Thinking about Benjo: A Dad’s Mission to Honors His Son and Educate Parents about Shallow Water Blackout

On August 1, 2014, my beloved 27-year-old son “Benjo” drowned in the Bahamas while practicing for spearfishing. Benjo was extremely adventurous, artistic, outgoing and he had a great sense of humor. He was also an accomplished athlete; a state champion alpine skier, sailing instructor and SCUBA instructor with over 1,500 logged dives. The fact that he lived on top of and underneath the water for the better part of his shortened life made his death even more incomprehensible. After we received the call informing us of his death I kept thinking, how could someone with his aquatic abilities drown? It simply made no sense.

When we arrived in the Bahamas to bring Benjo home, we were greeted by locals and several Americans wanting to offer their condolences and any assistance we needed. Among the group was a former Navy SEAL who was the one who tried to revive my son. He pulled me aside and after we cried and hugged each other he told me about Shallow Water Blackout (SWB), which he believed was the cause of Benjo’s drowning. I had never heard of SWB; regrettably I am now an expert on the subject.

SWB occurs when the swimmer holds their breath underwater for an extended period of time after hyperventilating intentionally, which means to breath heavily and at an abnormally rapid rate. Why would anyone hyperventilate intentionally? Well, it is usually practiced for a minute or more by divers like Benjo when they are training to increase the amount of time they can hold their breath. Excessive physical activity, such as playing tag or just running around in the yard immediately prior to swimming, can have the same physiological effect on the body. This is considered unintentional hyperventilation.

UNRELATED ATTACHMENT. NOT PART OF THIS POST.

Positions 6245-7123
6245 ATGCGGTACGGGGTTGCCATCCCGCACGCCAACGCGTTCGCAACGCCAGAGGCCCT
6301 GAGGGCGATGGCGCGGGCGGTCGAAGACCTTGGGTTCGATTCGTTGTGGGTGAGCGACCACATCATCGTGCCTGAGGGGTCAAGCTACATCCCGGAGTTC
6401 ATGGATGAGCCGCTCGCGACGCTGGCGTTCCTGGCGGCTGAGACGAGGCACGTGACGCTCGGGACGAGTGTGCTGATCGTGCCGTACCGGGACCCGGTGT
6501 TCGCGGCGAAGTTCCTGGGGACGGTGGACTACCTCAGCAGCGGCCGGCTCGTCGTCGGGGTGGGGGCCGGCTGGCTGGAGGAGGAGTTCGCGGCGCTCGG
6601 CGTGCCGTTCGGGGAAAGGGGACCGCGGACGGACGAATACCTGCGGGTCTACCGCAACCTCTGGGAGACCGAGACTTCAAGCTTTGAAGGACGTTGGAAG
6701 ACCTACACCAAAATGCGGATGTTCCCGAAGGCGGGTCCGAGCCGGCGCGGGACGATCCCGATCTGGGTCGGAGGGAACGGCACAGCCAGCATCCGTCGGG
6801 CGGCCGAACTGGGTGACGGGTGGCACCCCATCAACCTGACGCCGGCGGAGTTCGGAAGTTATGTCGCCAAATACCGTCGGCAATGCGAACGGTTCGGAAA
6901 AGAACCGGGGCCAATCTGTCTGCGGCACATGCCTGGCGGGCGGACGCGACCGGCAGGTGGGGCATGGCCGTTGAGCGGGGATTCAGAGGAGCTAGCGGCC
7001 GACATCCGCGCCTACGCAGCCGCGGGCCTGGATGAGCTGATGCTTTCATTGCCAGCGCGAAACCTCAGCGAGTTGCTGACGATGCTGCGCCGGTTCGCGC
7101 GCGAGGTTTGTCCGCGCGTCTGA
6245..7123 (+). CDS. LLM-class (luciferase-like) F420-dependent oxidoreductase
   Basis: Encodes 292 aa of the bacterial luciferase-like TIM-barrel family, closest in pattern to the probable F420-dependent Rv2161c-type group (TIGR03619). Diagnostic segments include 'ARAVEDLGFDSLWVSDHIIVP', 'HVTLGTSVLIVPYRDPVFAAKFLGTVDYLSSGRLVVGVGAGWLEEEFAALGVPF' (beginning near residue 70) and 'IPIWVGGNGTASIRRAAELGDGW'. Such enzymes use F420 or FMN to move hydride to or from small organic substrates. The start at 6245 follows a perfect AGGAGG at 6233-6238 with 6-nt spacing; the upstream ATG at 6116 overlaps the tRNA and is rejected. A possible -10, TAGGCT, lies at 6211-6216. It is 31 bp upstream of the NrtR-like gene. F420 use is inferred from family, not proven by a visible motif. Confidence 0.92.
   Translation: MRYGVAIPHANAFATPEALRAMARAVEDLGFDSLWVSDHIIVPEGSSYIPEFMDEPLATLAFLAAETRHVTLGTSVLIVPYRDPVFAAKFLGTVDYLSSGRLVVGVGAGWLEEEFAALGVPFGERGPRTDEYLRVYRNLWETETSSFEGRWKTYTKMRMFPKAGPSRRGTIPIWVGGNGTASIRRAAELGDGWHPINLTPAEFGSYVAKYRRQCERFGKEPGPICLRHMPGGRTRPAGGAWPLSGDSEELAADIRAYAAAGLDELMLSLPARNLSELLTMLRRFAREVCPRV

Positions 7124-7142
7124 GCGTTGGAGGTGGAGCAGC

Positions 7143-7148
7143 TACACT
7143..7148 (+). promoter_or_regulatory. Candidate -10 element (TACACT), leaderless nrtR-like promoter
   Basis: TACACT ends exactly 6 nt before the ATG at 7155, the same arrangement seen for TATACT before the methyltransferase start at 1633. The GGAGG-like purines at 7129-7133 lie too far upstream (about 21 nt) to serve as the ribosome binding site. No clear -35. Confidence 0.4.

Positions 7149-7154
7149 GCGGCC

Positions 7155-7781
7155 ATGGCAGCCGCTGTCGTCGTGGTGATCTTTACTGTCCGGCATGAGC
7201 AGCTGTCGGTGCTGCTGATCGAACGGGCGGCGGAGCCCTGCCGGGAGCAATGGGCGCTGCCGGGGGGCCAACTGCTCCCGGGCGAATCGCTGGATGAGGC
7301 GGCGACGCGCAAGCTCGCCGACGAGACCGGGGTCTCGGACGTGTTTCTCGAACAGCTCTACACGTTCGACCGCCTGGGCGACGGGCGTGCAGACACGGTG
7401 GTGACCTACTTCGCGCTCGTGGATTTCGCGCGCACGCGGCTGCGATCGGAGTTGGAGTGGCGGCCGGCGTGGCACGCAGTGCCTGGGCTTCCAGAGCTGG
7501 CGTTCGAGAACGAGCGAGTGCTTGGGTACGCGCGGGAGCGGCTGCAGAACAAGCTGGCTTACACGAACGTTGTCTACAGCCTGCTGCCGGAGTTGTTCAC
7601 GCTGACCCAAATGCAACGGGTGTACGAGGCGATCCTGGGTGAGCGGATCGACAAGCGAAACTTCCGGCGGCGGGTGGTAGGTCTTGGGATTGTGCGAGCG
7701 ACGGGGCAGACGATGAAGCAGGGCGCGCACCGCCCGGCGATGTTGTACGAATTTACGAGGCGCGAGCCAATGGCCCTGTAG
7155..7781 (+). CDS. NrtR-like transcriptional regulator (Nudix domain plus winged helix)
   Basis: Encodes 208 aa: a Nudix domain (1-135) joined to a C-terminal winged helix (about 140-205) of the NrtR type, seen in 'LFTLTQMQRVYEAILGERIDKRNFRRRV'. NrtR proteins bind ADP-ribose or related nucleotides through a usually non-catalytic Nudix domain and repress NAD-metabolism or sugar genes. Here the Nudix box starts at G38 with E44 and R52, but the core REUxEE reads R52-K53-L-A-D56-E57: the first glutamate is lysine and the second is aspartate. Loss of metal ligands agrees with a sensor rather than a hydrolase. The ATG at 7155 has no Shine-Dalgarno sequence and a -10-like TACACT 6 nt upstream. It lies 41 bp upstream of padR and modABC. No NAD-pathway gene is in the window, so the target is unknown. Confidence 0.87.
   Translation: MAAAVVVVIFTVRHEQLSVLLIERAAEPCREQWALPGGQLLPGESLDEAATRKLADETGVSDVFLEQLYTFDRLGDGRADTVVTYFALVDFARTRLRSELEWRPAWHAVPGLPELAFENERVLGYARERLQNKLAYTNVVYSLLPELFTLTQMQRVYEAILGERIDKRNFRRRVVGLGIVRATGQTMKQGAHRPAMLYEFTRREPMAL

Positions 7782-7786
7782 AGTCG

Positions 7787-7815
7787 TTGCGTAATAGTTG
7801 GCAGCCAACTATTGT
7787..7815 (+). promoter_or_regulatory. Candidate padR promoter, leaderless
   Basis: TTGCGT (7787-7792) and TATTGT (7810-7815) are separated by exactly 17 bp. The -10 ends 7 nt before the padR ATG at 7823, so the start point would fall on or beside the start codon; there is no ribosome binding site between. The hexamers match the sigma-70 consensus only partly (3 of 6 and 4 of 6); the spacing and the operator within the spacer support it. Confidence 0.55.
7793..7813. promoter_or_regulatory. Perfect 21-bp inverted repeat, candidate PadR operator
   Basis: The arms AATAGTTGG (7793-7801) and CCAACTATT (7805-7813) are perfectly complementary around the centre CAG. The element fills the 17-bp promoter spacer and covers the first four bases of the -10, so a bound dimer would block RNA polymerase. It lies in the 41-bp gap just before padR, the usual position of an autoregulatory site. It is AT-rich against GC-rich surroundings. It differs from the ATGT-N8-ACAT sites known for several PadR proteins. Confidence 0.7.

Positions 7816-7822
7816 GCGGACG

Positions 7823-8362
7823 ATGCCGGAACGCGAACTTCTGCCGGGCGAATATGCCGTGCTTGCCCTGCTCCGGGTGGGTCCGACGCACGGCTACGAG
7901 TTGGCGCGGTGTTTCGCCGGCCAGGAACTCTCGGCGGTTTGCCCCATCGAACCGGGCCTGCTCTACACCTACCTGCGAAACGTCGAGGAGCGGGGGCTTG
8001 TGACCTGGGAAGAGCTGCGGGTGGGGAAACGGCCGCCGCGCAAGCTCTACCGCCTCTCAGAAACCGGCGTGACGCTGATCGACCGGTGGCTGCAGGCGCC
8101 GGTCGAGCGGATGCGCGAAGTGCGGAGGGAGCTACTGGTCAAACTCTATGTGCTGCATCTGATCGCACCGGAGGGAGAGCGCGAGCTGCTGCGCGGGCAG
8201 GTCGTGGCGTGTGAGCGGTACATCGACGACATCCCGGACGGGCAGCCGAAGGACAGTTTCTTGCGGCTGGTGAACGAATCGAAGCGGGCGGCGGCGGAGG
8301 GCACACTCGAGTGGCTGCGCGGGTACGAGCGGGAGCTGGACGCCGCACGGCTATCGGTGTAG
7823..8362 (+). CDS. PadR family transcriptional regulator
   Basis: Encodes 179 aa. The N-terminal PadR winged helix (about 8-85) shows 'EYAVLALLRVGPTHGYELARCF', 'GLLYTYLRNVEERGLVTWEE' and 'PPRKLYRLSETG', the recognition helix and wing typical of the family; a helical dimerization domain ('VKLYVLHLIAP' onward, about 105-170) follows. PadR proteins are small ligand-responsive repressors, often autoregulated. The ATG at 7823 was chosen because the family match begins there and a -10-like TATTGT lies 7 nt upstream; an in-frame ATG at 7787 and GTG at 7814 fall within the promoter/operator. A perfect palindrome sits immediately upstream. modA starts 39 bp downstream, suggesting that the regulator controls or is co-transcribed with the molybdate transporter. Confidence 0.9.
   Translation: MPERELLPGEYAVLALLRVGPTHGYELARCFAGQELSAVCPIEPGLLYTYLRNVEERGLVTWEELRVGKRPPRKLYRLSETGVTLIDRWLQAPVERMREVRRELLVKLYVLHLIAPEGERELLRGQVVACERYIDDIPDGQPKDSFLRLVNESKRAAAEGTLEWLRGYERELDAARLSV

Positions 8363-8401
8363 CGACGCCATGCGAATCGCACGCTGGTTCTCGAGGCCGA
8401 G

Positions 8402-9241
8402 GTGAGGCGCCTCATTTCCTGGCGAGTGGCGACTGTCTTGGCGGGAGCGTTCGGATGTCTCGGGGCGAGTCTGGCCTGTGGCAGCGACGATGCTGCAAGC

Hyperventilating, either intentionally or unintentionally, reduces the amount of carbon dioxide significantly; therefore, the signal that fresh air is needed is not sent and the brain “faints” or passes out due to a lack of fresh oxygen. When this happens, a breath is taken naturally underwater and a tragedy is most often the result.

According to the World Health Organization, there are more than 375,000 drownings annually making it the third leading cause of all unintentional deaths worldwide. The Redwoods Group, a major insurer of YMCA’s across the country, report that SWB is the cause of more than 50 percent of all unintentional drownings worldwide. Regrettably, children are among its many victims.

Unless a SWB victim’s pre-swimming activities are known, it is almost impossible to assign SWB as the cause; therefore, related drowning victims are simply labeled as accidental. Although it can happen at any depth, many SWB victims drown in water less than 15 feet deep, hence the name.

Not a day goes by that I don’t think about Benjo. He was my best friend and truly the center of my universe; losing him was an emotional earthquake. The pain of losing a child will never diminish; you just must learn to live with it. However, I have now devoted my life to raising awareness about Shallow Water Blackout with the hope that no other parent will to have to endure such needless pain. It is also my hope that something good can come out of Benjo’s tragedy. That maybe a life can be saved by raising awareness about something that is so easily preventable.

Here are some tips for how to keep your kids safe in the water and prevent Shallow Water Blackout:

  • Always monitor a child’s pre-swimming activities and require them to rest before swimming if they have been over-exerting themselves physically.
  • Give children all of your attention when they are in or near water. Keep young children within arm’s reach and make sure older, more experienced swimmers are with a partner every time.
  • Teach your children that it is dangerous to hold their breaths for too long or play breath-holding games such as:
    • Challenging each other or themselves to swim the most laps underwater.
    • Challenging each other to see who can stay under water the longest or trying to do so themselves.

Please, remember, Shallow Water Blackout is preventable. I strongly encourage all parents to follow the above guidelines. For more information about SWB, visit livelikebenjo.org or shallowwaterblackoutprevention.org.